The mid orange is good I think. I am a little concerned that the palest orange is actually nigh-on indistinguishable from yellow. The green is a beautiful colour, but I think still too blue.

Here is the new pale orange with the other colours it will be with in the sequence (the new colour is in the middle).


And here are the mid oranges. Again the new colour is in the middle.


Here is the new green on the right along with the last green I attempted on the left, which is 400ml of 1% stock solution of Kemtex acid dye in green, and which as you can see is a very bluey green. Then at the bottom is Jacquard Emerald Green, which is a lovely colour, but I had trouble with it being a bit blotchy. The Kemtex does dye very evenly and exhausts very well (which is very satisfying 🙂 ). The new green is 300ml of green and 100ml of yellow. For my next trick I think I shall try 200ml of green and 200ml of yellow.


Just for fun, here is the sequence of colours laid out on our dining table. As you can tell we don’t eat on the table often 🙂


I think I shall have another go at dyeing a pale orange since I think that step is still a bit big. I think the mid orange is ok, and I shall try to get a slightly yellower green.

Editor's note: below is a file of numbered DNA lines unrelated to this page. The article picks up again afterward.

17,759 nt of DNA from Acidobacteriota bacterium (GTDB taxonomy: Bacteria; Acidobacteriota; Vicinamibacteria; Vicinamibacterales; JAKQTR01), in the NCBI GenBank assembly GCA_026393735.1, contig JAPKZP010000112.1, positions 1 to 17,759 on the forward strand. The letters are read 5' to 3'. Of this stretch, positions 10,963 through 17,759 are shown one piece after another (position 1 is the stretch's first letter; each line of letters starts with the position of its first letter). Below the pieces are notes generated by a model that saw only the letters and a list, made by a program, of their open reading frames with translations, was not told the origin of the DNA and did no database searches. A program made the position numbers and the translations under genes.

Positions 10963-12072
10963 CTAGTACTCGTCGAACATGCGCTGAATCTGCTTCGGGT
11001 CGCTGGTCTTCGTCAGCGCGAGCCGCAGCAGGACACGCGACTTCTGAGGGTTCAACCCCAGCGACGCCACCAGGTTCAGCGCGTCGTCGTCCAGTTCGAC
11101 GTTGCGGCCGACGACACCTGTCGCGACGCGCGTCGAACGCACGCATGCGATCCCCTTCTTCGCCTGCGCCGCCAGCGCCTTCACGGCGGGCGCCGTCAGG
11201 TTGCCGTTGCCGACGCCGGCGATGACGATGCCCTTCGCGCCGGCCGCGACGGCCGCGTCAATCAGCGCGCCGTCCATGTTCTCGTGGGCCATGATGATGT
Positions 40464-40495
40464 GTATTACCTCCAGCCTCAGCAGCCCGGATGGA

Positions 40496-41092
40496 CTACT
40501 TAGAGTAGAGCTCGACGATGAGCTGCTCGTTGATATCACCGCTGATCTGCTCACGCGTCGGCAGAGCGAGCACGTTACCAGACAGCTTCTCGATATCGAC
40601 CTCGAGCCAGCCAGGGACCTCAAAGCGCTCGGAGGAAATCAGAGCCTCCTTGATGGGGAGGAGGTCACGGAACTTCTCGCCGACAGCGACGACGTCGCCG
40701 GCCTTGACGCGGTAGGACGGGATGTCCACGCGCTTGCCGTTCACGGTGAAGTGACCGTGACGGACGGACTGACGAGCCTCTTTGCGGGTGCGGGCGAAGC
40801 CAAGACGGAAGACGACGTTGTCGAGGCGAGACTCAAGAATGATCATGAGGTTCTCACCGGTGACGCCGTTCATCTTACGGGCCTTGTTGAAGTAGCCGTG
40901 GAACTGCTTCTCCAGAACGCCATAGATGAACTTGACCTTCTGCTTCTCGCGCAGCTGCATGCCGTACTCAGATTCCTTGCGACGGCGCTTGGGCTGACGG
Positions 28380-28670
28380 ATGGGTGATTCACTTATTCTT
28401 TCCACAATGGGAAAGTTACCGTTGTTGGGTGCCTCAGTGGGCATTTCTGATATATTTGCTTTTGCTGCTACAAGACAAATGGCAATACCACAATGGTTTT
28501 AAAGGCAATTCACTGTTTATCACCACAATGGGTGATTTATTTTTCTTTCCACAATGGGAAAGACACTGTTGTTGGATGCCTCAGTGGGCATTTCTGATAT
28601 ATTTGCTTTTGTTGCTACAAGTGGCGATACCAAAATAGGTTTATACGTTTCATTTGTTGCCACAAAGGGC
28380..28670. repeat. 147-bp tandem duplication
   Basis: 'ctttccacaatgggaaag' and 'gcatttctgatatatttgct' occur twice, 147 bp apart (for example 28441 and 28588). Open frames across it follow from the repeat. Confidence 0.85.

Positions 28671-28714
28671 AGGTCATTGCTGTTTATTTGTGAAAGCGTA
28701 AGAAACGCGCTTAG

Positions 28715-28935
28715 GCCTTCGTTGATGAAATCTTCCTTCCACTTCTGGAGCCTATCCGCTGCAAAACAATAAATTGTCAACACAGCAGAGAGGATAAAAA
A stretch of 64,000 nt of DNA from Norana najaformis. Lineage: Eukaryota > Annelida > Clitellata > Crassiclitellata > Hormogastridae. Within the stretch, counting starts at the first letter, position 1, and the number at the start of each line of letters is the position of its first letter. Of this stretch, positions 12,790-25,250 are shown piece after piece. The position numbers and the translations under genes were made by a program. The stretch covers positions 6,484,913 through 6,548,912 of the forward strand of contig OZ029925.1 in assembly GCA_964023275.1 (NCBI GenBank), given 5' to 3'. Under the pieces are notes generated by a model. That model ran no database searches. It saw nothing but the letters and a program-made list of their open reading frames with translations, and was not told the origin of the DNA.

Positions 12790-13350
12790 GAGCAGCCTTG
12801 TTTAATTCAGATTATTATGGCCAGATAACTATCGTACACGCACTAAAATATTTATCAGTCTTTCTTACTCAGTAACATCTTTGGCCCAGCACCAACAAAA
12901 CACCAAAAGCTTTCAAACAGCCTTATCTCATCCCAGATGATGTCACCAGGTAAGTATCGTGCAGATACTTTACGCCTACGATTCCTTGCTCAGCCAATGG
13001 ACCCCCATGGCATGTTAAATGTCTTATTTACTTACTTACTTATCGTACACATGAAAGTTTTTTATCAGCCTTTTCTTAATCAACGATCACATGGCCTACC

While I had the dyes out I had a go at semi-solid dyeing my Dorset/BFL sock yarn I spun during the Tour de Fleece. I did this using a variation on the dyeing in a bag method Fiona showed us at her workshop. Her method was a cold dyeing method, but it adapted easily enough for hot dyeing. Boil in the bag yarn! I put the dye and the yarn in the bag and squished around, then left for about an hour and then steamed it as usual.

There was 250g altogether of yarn which I think was a bit much for my bag. I couldn’t mash the yarn round as much as I would like, so some of the skeins are more evenly dyed than others. The two smaller skeins dyed much more evenly, with the biggest skein being the most mottled. I like the effect though.


It was also interesting to see how the Dorset took the dye in comparison to the BFL. As you can see from this picture, the Dorset has taken the dye a bit (both the grey and the white) but not nearly as strongly as the BFL.


I am looking forward to knitting this up and seeing how it comes out.